It’s really hard to talk about Psychonauts 2 without getting a little wrapped up in its rather impressive subtext, but don’t let that fool you. Moment-to-moment, this is one of the best action puzzle-platformers released in recent memory, and in some ways it’s also a little remarkable for what it isn’t. It isn’t a roguelike, or a Soulslike, or a retro-pixel Metroidvania card battle game. It disregards all the en vogue popular genre flavors and returns to the purity of being an old-school 3D puzzle platformer, very much like the first Psychonauts only with far better controls, more precise movement and fluid, enjoyable combat. It brings back many of the psychic powers from the original as well as many of the same enemies, brilliantly based on our mental struggles and countered by Raz’s upgradable powers, which continue to be introduced several hours into the game. In addition to the main campaign, there are a number of side quests. Every now and then I was at a loss about how to start a sequence or approach a puzzle or enemy encounter, but not often.

It’s hard to fault Psychonauts 2 for much of anything significant, but while its platforming has evolved light years ahead of the original, there are still moments of imprecision where camera angles and jumping aren’t in perfect harmony, resulting in a bit of failure and frustration. While we’re picking nits, Raz’s dodge and roll are maddeningly sluggish compared to the more fast and fluid movement through space.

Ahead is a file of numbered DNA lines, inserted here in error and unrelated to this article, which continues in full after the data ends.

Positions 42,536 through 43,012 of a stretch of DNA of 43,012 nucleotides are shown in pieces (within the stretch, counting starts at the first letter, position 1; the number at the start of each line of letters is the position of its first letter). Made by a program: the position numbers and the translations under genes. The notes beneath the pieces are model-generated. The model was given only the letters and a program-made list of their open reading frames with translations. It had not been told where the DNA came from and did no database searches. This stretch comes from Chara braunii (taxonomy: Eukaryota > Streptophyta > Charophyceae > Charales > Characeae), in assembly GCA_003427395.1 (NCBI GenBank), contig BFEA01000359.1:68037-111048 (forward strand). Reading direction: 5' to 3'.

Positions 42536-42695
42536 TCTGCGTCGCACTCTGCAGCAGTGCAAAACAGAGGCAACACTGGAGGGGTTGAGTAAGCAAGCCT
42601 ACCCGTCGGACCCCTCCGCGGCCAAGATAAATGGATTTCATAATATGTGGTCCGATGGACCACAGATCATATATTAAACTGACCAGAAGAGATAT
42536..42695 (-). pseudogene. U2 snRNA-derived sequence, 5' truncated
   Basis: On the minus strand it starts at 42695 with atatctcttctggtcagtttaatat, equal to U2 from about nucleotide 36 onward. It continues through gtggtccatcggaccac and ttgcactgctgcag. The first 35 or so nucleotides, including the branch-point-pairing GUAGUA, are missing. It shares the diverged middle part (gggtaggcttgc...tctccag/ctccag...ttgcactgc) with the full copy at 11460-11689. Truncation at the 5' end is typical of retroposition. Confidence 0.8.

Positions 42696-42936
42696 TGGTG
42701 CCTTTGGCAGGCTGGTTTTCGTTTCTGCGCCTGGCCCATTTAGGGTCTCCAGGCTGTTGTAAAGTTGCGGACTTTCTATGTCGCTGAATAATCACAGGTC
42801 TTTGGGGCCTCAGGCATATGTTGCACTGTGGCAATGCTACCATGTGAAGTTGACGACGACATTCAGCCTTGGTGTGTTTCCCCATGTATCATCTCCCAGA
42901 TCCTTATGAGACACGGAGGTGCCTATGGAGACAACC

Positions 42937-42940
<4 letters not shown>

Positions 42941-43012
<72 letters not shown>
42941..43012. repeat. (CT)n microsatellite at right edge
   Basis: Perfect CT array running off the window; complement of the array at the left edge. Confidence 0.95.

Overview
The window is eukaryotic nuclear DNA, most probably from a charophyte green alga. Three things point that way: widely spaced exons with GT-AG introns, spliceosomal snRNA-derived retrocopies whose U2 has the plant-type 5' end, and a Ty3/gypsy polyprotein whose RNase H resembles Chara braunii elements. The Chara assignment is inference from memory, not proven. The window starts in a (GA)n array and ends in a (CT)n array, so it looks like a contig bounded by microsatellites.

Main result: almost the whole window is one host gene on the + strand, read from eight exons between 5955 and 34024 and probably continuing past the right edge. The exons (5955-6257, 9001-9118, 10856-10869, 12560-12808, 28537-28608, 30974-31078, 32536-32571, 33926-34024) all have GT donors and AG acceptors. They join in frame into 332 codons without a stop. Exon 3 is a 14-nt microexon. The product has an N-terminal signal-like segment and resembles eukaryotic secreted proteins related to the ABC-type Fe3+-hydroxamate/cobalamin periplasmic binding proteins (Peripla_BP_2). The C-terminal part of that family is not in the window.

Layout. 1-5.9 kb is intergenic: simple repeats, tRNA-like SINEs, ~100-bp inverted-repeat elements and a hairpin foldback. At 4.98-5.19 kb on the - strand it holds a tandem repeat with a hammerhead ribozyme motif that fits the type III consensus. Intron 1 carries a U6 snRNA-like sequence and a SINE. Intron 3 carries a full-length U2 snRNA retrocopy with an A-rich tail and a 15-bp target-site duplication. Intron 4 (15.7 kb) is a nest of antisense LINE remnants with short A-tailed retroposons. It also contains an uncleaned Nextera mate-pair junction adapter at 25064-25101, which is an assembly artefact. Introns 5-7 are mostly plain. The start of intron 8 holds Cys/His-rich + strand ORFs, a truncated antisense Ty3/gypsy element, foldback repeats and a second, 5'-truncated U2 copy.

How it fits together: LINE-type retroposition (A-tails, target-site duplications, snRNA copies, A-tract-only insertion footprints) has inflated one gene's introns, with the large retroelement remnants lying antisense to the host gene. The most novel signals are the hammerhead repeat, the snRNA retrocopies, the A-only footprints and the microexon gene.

Although it isn’t a technical showcase for a new console like Ratchet and Clank: A Rift Apart, Psychonauts 2 is an undisputed masterpiece when it comes to art direction, sound, and music. With an endearingly grotesque aesthetic that is one part Tim Burton, one part Expressionism and one part tacky 1960s psychedelica, the sequel spit-shines the look of the original and brings it to current-gen standards. It looks great. Well, no, it looks (and sometimes sounds) ugly and weird and sometimes disturbing, but that’s the point. The characters are all acted and voiced with at least the same uniform excellence one would find in a Pixar film, and the script and dialogue are likewise excellent: funny without ever being mean-spirited, smart beyond anything most games aspire to, and only on rare occasion dropping its standards to pick the fruit of popular cultural commentary from a low hanging branch. The musical score by returning composer Peter McConnel is nothing short of brilliant, a pastiche of cool jazz, circus music, klezmer, 60s surf music, and big band swing.

So many videogames treat their human characters as singularly good or evil, or worse, as disposable cannon fodder that exist only to be killed. In addition to its excellent platforming, puzzles, and action, Psychonauts 2 impresses the most because it treats human frailty and failure with warmth, compassion, and humor that is never cruel or demeaning. Inside our heads, we’re all just bundles of doubt, random connections, ill-considered motivations, and weird memories mixed with kindness, aspiration, and delight. I’m grateful to Psychonauts 2 for the reminder.

***Xbox Series X code provided by the publisher for review***

The Good

Fantastic art direction, sound and music
Well written and acted
Memorable characters and worlds
Excellent puzzles and platforming
Content rich


The Bad

Some imprecise camera and platforming
Sluggish dodge and roll
Story can be a bit opaque